To test an input component we suggest two main paths:

  • test the component in isolation, calling the Run function
  • write an higher-level test by running a complete Baker topology

Regardless of the chosen path, two additional unit tests are always suggested:

  • test the New() (constructor-like) function, to check that the function is able to correctly instantiate the component with valid configurations and intercept incorrect ones (in case that’s possible)
  • create small and isolated functions where possible and unit-test them

Test calling Run()

In case we want to test the component calling the Run function, this is an example of test where, after some initialization, the input.Run function is called and the produced Data is checked in a goroutine:

func TestMyInput(t *testing.T) {
    ch := make(chan *baker.Data)
    defer close(ch)

    // start a goroutine that acts as Baker, consuming the baker.Data produced by the input
    go func() {
        for data := range ch {
            // test `data`, that comes from the component,
            // like checking its content, parse the records, metadata, etc
            if something_is_wrong(data) {

    // Configure the input.
    cfg := ...

    input, err := NewMyInput(cfg) // use the contructor-like New function
    // check err

    // run the input
    if err := input.Run(ch); err != nil {

The List input has an example of this testing strategy (look for the TestListBasic test).

Test the component running a topology

If we want to test the component creating and running a topology, we need to create one starting from the TOML configuration and then calling NewConfigFromToml, NewTopologyFromConfig and Run.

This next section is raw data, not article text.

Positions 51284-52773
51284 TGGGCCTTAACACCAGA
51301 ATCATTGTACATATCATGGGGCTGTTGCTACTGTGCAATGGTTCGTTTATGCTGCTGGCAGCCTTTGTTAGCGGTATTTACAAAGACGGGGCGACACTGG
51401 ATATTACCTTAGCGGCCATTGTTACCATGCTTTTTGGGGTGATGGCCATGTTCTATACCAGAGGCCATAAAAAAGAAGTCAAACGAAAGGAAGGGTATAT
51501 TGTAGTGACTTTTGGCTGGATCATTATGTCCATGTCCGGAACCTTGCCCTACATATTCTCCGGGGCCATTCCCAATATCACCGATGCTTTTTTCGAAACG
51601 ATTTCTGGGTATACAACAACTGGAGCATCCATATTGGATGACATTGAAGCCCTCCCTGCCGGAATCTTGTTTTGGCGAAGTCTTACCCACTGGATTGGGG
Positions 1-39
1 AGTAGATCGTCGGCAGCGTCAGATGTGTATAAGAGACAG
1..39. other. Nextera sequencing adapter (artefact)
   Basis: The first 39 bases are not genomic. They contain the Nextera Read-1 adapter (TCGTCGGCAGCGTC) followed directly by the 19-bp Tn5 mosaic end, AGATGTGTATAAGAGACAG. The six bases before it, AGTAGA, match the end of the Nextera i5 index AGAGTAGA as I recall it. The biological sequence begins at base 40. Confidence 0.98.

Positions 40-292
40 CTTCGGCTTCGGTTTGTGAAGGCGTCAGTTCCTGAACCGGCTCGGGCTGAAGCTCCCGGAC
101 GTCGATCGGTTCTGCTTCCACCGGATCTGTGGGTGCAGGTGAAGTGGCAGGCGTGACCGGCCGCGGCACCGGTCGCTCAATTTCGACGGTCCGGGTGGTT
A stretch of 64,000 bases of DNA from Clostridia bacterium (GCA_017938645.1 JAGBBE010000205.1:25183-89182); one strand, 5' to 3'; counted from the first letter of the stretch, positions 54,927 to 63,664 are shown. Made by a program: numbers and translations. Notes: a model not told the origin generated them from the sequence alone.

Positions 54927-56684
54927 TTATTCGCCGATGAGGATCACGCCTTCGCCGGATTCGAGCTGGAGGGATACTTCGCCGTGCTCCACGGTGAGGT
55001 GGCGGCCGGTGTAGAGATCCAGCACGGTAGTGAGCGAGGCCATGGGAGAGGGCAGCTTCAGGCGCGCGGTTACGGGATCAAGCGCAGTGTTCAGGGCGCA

The Base, Recorder and RawRecorder outputs included in the outputtest package can be helpful here to obtain the output and check it:

func TestMyInput(t *testing.T) {
    toml := `
    name = "MyInput"

    // Add the input to be tested and a testing output
    c := baker.Components{
        Inputs:  []baker.InputDesc{MyInputDesc},
        Outputs: []baker.OutputDesc{outputtest.RawRecorderDesc},

    // Create and start the topology
    cfg, err := baker.NewConfigFromToml(strings.NewReader(toml), c)
    if err != nil {
    topology, err := baker.NewTopologyFromConfig(cfg)
    if err != nil {
    // In this goroutine we should provide some inputs to the component
    // The format and how to send them to the component, depends on
    // the component itself
    go func() {
        defer topology.Stop()
        sendDataToMyInput() // fake function, you need to implement your logic here

    topology.Wait() // wait for Baker to quit after `topology.Stop()`
    if err := topology.Error(); err != nil {
        t.Fatalf("topology error: %v", err)

    // retrieve the output and test the records
    out := topology.Output[0].(*outputtest.Recorder)
    if len(out.Records) != want {
        t.Errorf("want %d log lines, got %d", want, len(out.Records))

    // more testing on out.Records...

The TCP input includes an example of this testing strategy.

Last modified November 2, 2020